These robots do not resemble the romantic android concept of robots. They are industrial manipulators and are really computer controlled "arms and hands". Industrial robots are so different to the popular image that it would be easy for the average person not to recognize one.
The benefits of robotics
Robots offer specific benefits to workers, industries and countries. If introduced correctly, industrial robots can improve the quality of life by freeing workers from dirty, boring, dangerous and heavy labor. It is true that robots can cause unemployment by replacing human workers, but robots also create jobs for robot technicians, salesmen, engineers, programmers, and supervisors.
The benefits of robots to industry include improved management control and productivity and consistently high quality products. Industrial robots can work tirelessly night and day on an assembly line without any loss in performance. As a result, they can greatly reduce the costs of manufactured goods. Because of these industrial benefits, countries that effectively use robots in their industries will have an economic advantage in global markets.
Why did Honda Create a Humanoid Robot?
The dream sounds simple. Design a robot that can duplicate the complexities of human motion and genuinely help people. An easy task? Not at all.
ASIMO took more than 18 years of persistent study, research, and trial and error before Honda engineers achieved their dream of creating an advanced humanoid robot.
In 1986, Honda engineers set out to create a walking robot. Early models (E1, E2, E3) focused on developing legs that could simulate the walk of a human. The next series of models (E4, E5, E6) were focused on walk stabilization and stair climbing. Next, a head, body and arms were added to the robot to improve balance and add functionality. Honda’s first humanoid robot, P1 was rather rugged at 6’ 2” tall, and 386 lbs. P2 improved with a more friendly design, improved walking, stair climbing/descending, and wireless automatic movements. The P3 model was even more compact, standing 5’ 2” tall and weighing 287 lbs.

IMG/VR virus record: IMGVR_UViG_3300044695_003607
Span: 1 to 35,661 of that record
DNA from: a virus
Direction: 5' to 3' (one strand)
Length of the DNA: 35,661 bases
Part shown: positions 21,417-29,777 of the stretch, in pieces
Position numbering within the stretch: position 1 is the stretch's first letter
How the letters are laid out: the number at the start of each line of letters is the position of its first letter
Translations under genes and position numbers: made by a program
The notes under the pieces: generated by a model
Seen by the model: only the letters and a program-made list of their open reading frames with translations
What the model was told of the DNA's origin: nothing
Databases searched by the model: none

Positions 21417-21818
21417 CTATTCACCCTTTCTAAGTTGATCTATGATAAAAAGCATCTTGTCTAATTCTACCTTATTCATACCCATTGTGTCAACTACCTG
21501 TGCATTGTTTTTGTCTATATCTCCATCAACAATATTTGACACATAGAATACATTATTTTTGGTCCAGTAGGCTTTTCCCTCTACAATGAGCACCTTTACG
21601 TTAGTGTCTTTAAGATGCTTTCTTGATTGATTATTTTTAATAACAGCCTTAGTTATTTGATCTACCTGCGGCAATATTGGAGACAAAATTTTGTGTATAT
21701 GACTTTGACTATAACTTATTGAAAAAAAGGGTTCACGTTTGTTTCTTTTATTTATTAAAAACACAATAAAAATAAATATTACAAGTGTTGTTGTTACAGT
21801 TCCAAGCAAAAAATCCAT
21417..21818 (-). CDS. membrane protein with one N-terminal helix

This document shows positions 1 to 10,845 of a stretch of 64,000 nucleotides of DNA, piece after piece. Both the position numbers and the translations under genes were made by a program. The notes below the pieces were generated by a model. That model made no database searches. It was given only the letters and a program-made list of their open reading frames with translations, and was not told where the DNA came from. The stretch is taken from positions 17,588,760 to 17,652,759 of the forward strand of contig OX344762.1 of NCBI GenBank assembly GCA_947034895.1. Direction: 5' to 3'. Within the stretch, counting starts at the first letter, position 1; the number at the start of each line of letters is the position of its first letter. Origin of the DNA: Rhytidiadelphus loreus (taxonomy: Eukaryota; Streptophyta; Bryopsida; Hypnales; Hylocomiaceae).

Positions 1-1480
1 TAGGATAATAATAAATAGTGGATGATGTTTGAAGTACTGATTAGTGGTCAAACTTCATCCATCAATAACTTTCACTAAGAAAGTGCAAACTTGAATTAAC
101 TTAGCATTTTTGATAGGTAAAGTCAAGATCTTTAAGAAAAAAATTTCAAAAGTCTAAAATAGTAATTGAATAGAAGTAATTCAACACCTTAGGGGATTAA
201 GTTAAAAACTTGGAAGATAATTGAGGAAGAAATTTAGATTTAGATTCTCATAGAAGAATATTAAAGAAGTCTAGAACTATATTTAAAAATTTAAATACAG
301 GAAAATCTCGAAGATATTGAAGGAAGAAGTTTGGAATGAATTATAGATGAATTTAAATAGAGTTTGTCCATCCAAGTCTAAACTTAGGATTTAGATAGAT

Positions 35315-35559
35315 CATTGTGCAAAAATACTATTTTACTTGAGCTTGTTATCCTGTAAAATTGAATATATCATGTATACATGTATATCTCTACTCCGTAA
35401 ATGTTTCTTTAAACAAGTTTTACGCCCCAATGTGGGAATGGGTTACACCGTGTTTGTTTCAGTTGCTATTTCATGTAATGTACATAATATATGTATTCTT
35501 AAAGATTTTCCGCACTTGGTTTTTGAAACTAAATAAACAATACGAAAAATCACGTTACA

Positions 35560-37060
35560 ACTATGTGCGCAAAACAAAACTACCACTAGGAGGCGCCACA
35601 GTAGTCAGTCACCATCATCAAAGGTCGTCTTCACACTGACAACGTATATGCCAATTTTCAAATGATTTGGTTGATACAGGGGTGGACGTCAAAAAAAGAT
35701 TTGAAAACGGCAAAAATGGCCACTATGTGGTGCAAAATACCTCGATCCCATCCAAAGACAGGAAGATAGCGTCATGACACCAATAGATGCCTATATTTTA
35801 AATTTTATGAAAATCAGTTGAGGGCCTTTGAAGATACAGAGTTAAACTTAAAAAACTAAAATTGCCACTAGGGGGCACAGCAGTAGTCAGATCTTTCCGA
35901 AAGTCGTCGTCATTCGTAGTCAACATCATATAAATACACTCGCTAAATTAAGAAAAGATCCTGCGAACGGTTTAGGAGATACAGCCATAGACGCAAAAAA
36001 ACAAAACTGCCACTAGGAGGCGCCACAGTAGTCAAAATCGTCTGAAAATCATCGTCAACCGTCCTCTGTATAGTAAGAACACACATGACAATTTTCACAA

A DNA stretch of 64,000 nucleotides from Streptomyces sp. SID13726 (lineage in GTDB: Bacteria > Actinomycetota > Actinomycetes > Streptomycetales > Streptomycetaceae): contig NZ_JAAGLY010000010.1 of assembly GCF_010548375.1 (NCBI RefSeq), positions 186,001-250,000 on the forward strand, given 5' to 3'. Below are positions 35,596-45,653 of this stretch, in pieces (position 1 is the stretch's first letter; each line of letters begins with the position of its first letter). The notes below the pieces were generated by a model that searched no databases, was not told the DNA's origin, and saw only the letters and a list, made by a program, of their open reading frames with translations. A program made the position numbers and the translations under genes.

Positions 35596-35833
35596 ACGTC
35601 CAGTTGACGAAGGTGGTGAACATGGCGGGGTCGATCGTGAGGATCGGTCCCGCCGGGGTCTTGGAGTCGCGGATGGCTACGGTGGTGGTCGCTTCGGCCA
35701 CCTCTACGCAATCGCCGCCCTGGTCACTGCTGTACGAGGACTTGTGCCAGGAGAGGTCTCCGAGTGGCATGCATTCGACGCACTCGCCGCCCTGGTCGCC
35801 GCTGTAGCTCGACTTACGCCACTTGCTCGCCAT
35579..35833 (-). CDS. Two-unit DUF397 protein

ASIMO is the culmination of nearly two decades of humanoid robotics research by Honda scientists and engineers. ASIMO can walk on uneven slopes and surfaces, turn smoothly, climb stairs, reach for and grasp objects, switch lights on and off, and open and close doors. Now, ASIMO can also comprehend and respond to simple voice commands. ASIMO has the ability to recognize the face of a select group of individuals. Using its camera eyes, ASIMO can map its environment and register stationary objects. ASIMO can also yield to pedestrians in its path until they have cleared its path.
Today, ASIMO serves as a tour guide in museums and as a greeter at high-tech companies in Japan. But in the future, ASIMO may serve as another set of eyes, ears, hands and legs for all kinds of people in need. Someday ASIMO might help with important tasks like assisting the elderly or a person confined to a bed or a wheelchair. ASIMO might also perform certain tasks that are dangerous to humans, such as fighting fires or cleaning up toxic spills.